You may find that you are already holding a lot of tension in the pelvic floor muscles and it is hard for you to allow them to relax.
If this is the case, spend time actively relaxing the pelvic floor with your breathing exercises before working on the squeezes.
A pelvic floor physical therapist can help you determine if your pelvic floor muscles are tight and need relaxation techniques, or if Kegels and strengthening exercises are what you need.
Postpartum yoga 🧘🏽
Yoga is a great way to get your body and mind to work together to promote overall wellbeing.
Postpartum yoga is specifically designed to focus on your needs after you’ve had a baby.
Water does wonders, offering a low-impact exercise option for new mamas that can have a positive impact on your mental health.
How soon you can get into the water generally depends on what kind of delivery you had and whether or not you have any complications.
If you had a vaginal delivery without complications, you should be able to get in the pool as soon as bleeding and discharge has stopped.
(The wait is to decrease the risk of infection.)
If you had a C-section, a tear to your perineal area, or an episiotomy, wait until you’re healed.
The general idea is about eight to twelve weeks after you give birth, but everybody is different. You do you.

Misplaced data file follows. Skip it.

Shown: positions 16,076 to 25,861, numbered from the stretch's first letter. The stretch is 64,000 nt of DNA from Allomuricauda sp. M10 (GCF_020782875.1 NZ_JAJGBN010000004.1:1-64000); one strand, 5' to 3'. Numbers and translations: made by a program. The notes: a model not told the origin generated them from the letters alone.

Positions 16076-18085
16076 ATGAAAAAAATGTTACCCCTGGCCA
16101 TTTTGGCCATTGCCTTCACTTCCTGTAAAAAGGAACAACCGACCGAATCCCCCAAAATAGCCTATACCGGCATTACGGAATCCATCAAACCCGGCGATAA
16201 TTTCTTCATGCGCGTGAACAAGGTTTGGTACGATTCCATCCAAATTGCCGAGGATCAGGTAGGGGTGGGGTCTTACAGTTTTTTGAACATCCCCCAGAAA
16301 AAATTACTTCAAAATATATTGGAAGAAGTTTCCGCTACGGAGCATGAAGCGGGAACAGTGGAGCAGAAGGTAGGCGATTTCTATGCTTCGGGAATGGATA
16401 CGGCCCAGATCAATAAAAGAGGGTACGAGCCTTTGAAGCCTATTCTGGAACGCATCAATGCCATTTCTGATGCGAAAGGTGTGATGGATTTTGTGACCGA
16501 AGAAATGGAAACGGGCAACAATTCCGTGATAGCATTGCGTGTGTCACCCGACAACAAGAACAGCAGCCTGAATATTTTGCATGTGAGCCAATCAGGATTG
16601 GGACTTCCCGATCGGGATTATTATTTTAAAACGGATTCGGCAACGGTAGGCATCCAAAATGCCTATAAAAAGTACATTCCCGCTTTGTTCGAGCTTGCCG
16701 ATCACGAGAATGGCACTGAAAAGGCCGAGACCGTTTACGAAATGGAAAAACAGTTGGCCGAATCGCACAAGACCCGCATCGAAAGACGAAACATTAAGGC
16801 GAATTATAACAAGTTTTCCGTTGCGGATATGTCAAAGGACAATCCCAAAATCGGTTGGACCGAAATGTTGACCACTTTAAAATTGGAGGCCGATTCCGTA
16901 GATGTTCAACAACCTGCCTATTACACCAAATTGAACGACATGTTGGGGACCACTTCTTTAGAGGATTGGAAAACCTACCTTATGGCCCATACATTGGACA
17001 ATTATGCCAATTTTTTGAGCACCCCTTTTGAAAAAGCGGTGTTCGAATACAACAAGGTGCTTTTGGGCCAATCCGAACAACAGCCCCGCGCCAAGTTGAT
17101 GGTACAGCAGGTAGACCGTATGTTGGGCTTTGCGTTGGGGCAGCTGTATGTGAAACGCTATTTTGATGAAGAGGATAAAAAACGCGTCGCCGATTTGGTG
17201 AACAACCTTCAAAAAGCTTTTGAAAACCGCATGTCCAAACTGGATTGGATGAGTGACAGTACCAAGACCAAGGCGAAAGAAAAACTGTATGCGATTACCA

A stroller walk in a beautiful place can be a great way to get out of the house.
Add a friend or family member to the mix and it can be pure magic.
(If you’re struggling to meet new moms in your area, Peanut can help)
Then, here’s what you can look forward to as the first three months with your baby comes to an end:
Weight training 🏋🏽♀️
The recommendation to start weight training is generally six to eight weeks after you give birth, but you may need longer than that.
Your body is going to need some time to get its strength back and you may need to regress the amount of weight or reps compared to what you used to do.
Before you start running, you can start prepping your body by walking, doing pelvic floor exercises, and slowly increasing your strength through lower impact activities.
It’s a good idea to gauge your strength and fitness levels before you tackle a big run.
If you feel comfortable with a 30-minute brisk walk, you may be ready to pick up the pace again.
When you are ready to lace up the runners, starting with a 1-minute run, a 1-minute walk can be a really great way to stay connected to your body when you return to run and will allow you to stop if you start to feel any of the following:
- Pelvic heaviness
- Leaking or incontinence
- Pelvic pain or discomfort
These symptoms are signs that your pelvic floor may not be ready to handle the load running is putting on it just yet.
The most important thing is to be gentle with yourself through this postpartum recovery period.
Your body has been through a lot, and your life has changed in a huge way.
Postpartum exercise should be a way to reduce stress—not add more of it.
Look after yourself, mama.
There is always more support should you need or want it.
You don’t have to do all of this alone.
We’re rooting for you.